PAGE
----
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Just now, simonr said:

I'll be very interested to know how you get on.  I almost ordered one last night - but realised I'd need to upgrade my phone to work with it.  Apparently, mine (S10) is too slow / old!  If I factor in the cost of the phone, it becomes less attractive.

I'll definitely post up :) I have an S22+, which should be fine for it. But realistically I think I'd be using either my big laptop (that has Fusion on it), or my Surface (for portability). We'll see.

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2 hours ago, simonr said:

I used it to scan a replica Roman boat (which was used in Indiana Jones) in order to make a cradle to support it on a motion platform.  It's owners were a bit precious about it and we only had to boat for a couple of days filming.  I went to their yard to scan it - then we had accurate measurements to build the rig & internal structure for lights, camera etc, knowing it would all fit when it arrived at the Studio.  The compound curves of the hull - and that none of the internal beams were particularly straight would have made it near impossible to measure with a tape with the required accuracy!

I do often have to survey structures (quite often boats) and for me, this has been a game changer!

 

To be fair with you as an operator it's likely to be more accurate in the first place, that and the interpretation of the model into a cover has a lot of room for error.

In the instance of the Roman boat I'd just take a fibreglass splash mould.

Mike

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35 minutes ago, FridgeFreezer said:

I'm watching with interest although so far this is more my budget:

https://en.openscan.eu/

Which does at least look like it's a decent enough idea for small parts.

I've tried photogrammetry before, without much luck. Structured light adds a much needed element to the process that just pictures can't really provide.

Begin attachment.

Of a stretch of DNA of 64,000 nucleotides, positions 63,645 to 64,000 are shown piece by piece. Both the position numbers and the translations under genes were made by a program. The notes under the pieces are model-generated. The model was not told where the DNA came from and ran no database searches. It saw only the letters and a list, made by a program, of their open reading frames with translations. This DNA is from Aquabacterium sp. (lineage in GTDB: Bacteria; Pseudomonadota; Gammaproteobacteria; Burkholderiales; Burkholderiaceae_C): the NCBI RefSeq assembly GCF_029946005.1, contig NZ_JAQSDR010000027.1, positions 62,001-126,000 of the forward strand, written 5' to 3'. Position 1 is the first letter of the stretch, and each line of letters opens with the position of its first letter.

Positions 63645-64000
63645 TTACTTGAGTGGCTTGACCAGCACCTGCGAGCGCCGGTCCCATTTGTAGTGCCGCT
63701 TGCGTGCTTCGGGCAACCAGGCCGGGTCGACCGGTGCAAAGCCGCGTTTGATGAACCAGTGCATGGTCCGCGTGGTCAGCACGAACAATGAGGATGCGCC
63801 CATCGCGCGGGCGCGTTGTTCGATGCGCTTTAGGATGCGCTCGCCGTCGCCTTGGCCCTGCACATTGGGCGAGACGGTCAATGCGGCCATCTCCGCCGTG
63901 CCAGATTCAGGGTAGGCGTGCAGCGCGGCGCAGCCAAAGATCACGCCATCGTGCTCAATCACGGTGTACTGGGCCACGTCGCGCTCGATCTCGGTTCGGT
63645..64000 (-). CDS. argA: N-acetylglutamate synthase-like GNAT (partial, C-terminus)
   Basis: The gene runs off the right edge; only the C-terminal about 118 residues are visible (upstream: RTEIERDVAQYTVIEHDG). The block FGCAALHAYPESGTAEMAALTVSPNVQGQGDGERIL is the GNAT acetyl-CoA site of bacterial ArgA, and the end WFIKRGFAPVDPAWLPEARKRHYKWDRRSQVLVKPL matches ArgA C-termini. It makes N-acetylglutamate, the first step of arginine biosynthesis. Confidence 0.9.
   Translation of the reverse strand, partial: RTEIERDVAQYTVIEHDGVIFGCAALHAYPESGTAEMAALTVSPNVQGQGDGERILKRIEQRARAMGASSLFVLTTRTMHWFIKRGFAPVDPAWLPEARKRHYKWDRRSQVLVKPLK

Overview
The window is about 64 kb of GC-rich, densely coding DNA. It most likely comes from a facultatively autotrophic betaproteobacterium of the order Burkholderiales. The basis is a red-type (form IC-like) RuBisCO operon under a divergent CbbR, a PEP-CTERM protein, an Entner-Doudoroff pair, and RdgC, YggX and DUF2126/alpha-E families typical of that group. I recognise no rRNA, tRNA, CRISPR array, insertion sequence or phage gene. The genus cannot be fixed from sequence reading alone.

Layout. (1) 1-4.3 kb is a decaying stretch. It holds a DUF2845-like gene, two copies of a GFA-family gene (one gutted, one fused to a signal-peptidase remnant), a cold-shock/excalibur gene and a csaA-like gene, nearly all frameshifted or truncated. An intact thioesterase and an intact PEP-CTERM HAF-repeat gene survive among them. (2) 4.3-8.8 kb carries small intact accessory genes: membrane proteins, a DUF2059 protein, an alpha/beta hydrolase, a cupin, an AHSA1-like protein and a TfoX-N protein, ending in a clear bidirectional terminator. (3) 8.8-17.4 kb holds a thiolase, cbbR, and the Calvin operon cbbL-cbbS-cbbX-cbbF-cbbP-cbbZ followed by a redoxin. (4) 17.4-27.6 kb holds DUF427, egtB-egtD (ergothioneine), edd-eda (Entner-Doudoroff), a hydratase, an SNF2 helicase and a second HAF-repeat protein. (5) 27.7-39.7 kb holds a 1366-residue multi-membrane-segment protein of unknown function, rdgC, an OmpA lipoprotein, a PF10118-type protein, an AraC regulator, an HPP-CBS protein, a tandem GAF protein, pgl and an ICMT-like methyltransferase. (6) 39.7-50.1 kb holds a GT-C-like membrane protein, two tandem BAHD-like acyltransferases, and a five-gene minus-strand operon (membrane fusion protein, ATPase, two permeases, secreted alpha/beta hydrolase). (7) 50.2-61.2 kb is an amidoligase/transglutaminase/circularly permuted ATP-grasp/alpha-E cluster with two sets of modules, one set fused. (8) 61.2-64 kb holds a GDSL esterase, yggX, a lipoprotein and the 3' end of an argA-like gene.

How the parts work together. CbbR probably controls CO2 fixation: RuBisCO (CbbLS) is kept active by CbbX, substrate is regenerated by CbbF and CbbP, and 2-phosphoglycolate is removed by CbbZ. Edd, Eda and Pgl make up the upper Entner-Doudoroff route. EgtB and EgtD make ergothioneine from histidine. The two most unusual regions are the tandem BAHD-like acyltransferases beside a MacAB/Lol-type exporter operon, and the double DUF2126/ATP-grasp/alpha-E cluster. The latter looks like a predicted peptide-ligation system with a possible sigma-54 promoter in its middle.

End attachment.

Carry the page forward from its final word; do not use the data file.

Budget-wise, if this thing saves me a couple hours of faffing about, it'll be paid back (if I work instead, that is :ph34r:).

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2 hours ago, elbekko said:

I've tried photogrammetry before, without much luck. Structured light adds a much needed element to the process that just pictures can't really provide.

Budget-wise, if this thing saves me a couple hours of faffing about, it'll be paid back (if I work instead, that is :ph34r:).

That’s the thing - you have to put a fair drive on your time and not just be stubborn or cheap.  Good tools save an awful lot of time and wasted effort or materials, so can pay for themselves surprisingly quickly, especially if you use them often.  

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On 3/1/2024 at 6:53 AM, miketomcat said:

We had a boat 3D scanned for a cover at work. I've no idea what they used but as commercial I expect expensive. To be honest it took them as long to scan as the guy with a tape normally does, it cost twice the price and didn't fit. Now I appreciate there's a lot of variables but I guess all I'm saying is at a minimum your going to be checking the scan with a tape at which point you need to question the cost.

Mike